India’s Olympic contingent will come back to the country in the knowledge that, between them, they have won seven medals. It’s their best Games. Here’s a look at how that was possible but also what needs to be done to ensure a Rio like situation (they won six in London before two in Rio) doesn’t happen…
For a country that’s used to waiting more than a week for Olympic glory, the weightlifter’s silver, coming on the opening day, really was something else. It lifted the spirits of the sporting community and showed that pre-Olympics’ medal preparation (more on that later) could be trusted, at least for a while. However, with the International Olympic Committee (IOC) tweaking its rules, weightlifting, which has a history of doping and corruption, could well exit the Games. It would be unfortunate — one of the few disciplines that has seen multiple Indian medalists — but the authorities will have to identify other paths to success.
Came into the event as one of the favourites to medal and lived up to his billing. However, there were a few hiccups in the earlier rounds but fair play to fight his way through the draw. The one obvious lesson for Bajrang is to not exert himself during the months leading upto the big event. The injury he suffered in June meant he could not even practice with a sparring partner for over two weeks, which hampered his preparations in the run up to the Games. The wrestlers had had a commendable show, especially in men’s. Deepak Punia missed out on a medal narrowly.
She needs no introduction. Her big match prowess, even coming into the Games, was well documented. So it wasn’t a surprise to see her beating China’s He Bingjiao to bring home bronze. That, ultimately, will be her legacy. India expects to win the biggest medals and, to be fair, she has always met those expectations — a generational athlete. However, the sport, as a whole disappointed. There needs to be renewed impetus to produce more medal winners. Sending just four athletes into the Games is disproportionate to the investment sport has seen in the last decade. If it weren’t for Sindhu’s bronze, badminton’s failure will have made headline news.
A first ever medal in athletics could possibly open hitherto unopened doors, it’s just a question of using Neeraj as an example to sell the dream to countless young athletes. However, Neeraj’s mark shouldn’t be allowed to hide the deficiency of the athletics programme. A few of them returned with timings and performances way below their best. After so much talk about the relay programme, the mixed team disappointed. While the men’s team set a new national record that they failed to qualify for the final speaks volumes about where India currently is at.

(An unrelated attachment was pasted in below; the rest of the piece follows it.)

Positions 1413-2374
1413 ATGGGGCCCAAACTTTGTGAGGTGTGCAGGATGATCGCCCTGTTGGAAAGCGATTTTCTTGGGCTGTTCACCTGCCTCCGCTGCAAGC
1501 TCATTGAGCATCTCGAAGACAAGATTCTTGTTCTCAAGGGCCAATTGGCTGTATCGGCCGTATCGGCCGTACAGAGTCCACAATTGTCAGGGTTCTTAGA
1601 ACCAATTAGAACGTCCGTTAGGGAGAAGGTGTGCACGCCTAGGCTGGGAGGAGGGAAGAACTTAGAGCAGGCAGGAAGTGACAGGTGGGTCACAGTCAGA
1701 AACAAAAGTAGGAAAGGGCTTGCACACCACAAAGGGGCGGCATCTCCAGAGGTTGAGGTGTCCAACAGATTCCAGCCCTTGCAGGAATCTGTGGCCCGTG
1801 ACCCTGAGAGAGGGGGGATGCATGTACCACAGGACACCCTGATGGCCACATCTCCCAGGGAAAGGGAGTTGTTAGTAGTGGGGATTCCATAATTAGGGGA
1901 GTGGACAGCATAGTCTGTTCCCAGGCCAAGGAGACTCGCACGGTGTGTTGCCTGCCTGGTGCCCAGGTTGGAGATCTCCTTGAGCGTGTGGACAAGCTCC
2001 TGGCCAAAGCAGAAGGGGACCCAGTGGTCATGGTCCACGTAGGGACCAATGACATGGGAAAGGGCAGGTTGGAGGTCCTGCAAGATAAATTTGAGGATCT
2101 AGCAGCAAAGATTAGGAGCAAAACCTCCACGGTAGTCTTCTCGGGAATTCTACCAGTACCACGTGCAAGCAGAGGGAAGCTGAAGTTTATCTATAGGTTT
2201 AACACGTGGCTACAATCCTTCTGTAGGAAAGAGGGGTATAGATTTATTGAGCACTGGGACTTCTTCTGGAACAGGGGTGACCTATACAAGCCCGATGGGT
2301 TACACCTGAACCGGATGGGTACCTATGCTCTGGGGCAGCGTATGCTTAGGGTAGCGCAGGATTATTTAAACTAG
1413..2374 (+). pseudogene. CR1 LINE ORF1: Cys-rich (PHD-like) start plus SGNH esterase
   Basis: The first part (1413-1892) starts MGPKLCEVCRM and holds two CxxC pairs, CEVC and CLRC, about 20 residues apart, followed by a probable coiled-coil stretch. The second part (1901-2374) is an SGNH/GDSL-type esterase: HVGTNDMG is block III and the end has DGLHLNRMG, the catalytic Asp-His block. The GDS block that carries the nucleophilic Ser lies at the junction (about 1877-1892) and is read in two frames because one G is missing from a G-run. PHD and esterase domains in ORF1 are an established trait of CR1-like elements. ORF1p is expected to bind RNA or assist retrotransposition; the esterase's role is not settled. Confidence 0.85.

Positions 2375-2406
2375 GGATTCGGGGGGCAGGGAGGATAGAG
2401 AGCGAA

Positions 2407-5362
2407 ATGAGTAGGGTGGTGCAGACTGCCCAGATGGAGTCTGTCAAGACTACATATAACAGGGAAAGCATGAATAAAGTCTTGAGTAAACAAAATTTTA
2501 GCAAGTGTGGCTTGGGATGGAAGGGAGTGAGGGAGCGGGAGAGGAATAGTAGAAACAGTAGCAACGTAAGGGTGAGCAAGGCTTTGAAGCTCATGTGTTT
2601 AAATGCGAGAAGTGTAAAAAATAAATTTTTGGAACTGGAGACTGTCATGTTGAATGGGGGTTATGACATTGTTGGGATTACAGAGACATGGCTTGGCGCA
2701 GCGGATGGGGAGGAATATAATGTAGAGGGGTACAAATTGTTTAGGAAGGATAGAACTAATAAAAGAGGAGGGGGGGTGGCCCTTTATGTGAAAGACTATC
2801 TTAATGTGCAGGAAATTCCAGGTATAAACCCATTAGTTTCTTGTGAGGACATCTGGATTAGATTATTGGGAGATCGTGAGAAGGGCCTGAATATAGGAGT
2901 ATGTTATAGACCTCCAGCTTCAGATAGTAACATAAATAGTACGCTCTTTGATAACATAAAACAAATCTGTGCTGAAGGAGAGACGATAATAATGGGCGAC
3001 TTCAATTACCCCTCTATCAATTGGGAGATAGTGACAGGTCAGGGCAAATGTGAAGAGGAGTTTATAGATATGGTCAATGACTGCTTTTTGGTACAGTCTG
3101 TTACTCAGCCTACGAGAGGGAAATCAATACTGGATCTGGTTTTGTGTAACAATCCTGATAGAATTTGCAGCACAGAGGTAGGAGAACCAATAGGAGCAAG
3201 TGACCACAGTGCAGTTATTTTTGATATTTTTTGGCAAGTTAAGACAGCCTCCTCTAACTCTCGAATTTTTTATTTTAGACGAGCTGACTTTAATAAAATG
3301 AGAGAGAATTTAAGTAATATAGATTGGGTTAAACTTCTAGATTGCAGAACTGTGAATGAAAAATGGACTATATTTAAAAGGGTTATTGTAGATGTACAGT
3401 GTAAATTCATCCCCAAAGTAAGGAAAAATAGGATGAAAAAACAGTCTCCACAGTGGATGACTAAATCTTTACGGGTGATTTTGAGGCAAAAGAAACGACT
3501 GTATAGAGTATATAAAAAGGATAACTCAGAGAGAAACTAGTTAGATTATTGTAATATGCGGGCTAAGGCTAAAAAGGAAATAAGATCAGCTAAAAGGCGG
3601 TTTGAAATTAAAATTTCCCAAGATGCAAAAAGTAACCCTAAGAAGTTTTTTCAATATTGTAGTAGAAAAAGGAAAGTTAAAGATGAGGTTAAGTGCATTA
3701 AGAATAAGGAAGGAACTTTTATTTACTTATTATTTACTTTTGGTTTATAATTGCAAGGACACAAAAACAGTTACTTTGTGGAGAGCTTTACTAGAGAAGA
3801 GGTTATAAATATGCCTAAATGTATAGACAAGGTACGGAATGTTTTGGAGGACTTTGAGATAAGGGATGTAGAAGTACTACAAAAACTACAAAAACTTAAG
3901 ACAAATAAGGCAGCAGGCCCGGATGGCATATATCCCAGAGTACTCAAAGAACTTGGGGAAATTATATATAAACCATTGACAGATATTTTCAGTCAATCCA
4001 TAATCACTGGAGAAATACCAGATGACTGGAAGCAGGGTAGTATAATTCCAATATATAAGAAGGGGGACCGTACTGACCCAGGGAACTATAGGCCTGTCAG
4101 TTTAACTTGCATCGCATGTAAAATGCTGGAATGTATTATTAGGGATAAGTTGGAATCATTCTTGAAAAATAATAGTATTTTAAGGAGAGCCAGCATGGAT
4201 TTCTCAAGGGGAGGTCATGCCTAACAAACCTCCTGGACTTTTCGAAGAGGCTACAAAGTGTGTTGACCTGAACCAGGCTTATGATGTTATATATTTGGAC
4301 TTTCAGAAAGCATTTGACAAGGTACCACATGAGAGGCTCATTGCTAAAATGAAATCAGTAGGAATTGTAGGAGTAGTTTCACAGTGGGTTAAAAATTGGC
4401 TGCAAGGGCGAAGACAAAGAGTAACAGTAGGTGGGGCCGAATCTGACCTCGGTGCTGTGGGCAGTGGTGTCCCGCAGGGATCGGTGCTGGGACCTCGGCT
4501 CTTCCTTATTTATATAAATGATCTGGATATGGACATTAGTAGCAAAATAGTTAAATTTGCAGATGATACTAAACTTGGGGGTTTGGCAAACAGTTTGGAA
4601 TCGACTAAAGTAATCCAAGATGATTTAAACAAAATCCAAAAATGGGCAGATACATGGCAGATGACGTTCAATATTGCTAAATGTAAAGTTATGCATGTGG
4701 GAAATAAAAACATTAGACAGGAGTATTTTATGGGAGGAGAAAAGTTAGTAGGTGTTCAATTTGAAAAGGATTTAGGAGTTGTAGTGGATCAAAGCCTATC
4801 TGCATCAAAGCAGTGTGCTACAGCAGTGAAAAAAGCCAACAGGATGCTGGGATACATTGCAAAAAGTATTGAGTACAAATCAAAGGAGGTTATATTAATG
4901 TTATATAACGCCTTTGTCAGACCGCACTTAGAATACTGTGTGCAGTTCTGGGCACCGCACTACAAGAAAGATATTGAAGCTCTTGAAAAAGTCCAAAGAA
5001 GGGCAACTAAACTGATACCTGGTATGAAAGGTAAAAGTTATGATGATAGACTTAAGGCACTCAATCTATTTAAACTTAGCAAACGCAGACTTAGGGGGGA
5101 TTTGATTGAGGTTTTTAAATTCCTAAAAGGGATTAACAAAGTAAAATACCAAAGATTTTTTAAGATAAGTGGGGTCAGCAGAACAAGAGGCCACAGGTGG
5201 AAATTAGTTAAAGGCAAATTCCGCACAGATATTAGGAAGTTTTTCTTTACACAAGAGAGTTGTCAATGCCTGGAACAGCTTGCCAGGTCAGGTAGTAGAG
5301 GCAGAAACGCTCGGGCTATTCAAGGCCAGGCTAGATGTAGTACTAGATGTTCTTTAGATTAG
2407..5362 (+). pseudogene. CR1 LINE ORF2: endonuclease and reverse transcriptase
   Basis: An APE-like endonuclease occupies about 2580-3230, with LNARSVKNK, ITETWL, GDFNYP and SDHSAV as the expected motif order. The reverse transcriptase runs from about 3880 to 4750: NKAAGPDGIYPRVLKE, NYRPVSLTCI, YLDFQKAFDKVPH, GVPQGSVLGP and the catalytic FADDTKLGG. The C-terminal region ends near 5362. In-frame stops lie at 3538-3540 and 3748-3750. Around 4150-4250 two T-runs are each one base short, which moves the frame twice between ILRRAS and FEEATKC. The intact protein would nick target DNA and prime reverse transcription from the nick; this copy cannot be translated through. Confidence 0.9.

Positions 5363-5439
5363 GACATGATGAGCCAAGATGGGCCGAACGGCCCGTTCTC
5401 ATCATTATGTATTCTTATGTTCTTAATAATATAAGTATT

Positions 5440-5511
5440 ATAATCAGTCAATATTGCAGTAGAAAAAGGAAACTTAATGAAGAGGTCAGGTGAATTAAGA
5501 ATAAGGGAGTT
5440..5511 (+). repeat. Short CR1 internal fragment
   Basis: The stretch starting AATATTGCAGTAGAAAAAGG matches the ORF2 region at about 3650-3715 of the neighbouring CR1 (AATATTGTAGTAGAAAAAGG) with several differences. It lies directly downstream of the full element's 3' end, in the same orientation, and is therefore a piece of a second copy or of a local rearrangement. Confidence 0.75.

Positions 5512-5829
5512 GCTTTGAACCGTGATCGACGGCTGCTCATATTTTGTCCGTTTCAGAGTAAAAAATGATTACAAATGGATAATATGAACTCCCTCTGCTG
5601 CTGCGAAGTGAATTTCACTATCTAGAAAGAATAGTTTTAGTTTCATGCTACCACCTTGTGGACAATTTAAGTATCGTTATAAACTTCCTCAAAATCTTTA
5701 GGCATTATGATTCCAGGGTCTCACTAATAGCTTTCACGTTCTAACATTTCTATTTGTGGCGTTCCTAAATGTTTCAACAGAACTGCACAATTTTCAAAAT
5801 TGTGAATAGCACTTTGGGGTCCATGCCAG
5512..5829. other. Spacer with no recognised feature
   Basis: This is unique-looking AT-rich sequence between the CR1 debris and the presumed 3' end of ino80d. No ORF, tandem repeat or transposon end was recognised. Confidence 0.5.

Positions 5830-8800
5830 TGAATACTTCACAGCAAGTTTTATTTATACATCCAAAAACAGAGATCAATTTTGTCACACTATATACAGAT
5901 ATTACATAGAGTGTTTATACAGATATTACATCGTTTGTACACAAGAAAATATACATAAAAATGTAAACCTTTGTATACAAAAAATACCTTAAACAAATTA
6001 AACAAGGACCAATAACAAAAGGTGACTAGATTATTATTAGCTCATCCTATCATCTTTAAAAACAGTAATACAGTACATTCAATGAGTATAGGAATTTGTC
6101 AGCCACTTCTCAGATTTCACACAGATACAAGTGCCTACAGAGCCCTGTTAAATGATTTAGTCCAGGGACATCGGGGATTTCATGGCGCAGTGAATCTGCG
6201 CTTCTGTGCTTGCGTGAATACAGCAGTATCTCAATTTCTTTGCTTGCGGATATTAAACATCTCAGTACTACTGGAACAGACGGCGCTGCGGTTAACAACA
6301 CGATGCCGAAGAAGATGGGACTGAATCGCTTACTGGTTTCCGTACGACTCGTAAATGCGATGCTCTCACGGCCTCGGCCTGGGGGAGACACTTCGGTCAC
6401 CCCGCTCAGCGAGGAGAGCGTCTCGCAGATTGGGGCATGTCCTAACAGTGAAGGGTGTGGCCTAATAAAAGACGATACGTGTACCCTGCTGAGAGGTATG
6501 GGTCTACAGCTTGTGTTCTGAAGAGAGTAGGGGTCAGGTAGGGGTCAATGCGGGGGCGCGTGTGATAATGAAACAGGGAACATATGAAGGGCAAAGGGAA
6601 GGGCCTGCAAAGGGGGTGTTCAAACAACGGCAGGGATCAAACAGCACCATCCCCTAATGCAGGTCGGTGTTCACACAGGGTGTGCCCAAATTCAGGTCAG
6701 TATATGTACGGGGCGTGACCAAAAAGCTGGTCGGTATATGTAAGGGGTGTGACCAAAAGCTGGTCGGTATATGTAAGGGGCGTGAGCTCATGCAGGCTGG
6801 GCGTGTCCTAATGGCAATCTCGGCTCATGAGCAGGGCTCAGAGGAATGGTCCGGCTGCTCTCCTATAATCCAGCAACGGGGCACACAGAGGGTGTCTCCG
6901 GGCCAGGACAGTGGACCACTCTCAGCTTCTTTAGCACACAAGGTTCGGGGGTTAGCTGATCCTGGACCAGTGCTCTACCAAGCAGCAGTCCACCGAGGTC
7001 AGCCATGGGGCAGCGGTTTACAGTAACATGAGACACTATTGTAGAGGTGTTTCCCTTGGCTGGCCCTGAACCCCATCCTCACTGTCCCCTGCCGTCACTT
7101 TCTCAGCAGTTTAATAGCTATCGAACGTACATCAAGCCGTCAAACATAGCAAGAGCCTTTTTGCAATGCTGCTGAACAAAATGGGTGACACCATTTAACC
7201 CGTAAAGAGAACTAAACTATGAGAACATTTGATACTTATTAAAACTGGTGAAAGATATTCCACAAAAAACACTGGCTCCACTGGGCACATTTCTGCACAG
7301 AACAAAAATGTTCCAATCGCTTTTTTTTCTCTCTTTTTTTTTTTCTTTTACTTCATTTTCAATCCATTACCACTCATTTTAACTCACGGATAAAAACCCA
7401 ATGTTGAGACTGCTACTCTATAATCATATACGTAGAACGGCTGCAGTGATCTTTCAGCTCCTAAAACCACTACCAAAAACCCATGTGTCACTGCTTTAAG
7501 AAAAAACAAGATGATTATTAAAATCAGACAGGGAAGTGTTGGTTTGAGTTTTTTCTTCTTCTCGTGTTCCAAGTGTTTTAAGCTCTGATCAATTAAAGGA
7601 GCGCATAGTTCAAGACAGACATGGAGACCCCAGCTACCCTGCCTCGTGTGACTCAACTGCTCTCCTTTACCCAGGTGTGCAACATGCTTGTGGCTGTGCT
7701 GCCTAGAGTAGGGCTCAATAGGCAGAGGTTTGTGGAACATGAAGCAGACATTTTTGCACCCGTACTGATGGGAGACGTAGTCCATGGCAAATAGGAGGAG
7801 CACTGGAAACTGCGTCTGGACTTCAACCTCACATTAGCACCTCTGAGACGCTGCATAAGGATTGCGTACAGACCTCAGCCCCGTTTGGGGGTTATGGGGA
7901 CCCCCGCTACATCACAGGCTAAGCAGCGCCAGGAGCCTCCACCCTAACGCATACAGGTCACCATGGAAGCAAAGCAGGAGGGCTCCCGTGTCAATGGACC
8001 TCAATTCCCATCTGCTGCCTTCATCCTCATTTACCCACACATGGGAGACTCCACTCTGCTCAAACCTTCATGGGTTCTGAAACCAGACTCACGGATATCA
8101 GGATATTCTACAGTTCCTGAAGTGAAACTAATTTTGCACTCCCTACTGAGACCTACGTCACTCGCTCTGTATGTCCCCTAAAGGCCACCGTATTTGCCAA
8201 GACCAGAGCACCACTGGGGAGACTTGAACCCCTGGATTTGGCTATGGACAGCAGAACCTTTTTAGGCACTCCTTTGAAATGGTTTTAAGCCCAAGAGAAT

People who cover wrestling will tell you Ravi Dahiya was nailed on for a medal. He himself knew that, having stuck an image of an Olympic gold in his room before the Games. A big plus from a discipline that’s really got the grassroots right with multiple medallists from across age groups. The question now is can they start owning the event in a decade’s time? From an overall perspective, the women’s programme can do with some looking into. All of them combined won one bout (Vinesh Phogat) and ultimately disappointed. Vinesh’s early exit was particularly hard to take given that she was one of the strongest contenders.
38 people (including the six reserves and back up keepers) went, all 38 will come back as winners. Sure, the women’s team did not medal but, arguably, no other team or individual enhanced their reputation as much as them. What they did over the last 10 days is worthy of a rousing Netflix documentary. As far as the men’s side is concerned, it’s been a long time coming. They have finally delivered after, global medals at both World League Final in 2017 and Champions Trophy in 2016. But to use this momentum, both teams need bigger results at the Asiad, CWG and the World Cup, all of them inside the next 16 months.
Even as there was renewed focus on MC Mary Kom and Amit Panghal, the Assam-born boxer punched her way to history, bringing home a much-needed medal for a sport that came into criticism following a disastrous show in the Rio Olympics five years ago. The next challenge is to match the likes of Busenaz Surmenali, who dominated Borgohain in the semifinal. However, the men’s programme will receive some flak. All of them failed including Panghal, one of the biggest medal hopes going into Tokyo. High performance director Santiago Nieva has shown that he’s a capable man by getting his wards to medal in continental championships. The next step is global medals.
Of all the fourth place heartbreaks, this is the one that will sting for a long bit. Twice, she came within millimetres of sinking a birdie that could have potentially taken her to a play-off. That she was ice cool and composed while teeing off with Lydia Ko and Nelly Korda — two golfing royalties — spoke about how well she handled pressure. The talent is very much there, the next stage in her evolution process is to see if she can start finishing in the top 10 of the five Majors. No Indian athlete has more appearances at Majors than her, male or female, and she is only 23.
If ever there was an Olympic category for over the top pre Olympics predictions, India’s shooting contingent would have won gold for the estimates. Of course the media and fans will have to share that burden because most went by world ranking and recent performances without putting those results into some kind of context. There’s little doubt that the shooting programme needs some sort of root and branch review. Since Abhinav Bindra’s gold, there’s been two medals and none in the last two Games. For all the pre Games bluster, the squad, for whatever reason, literally misfired. Barring Saurabh Chaudhary, none of the shooters even managed to reached the final.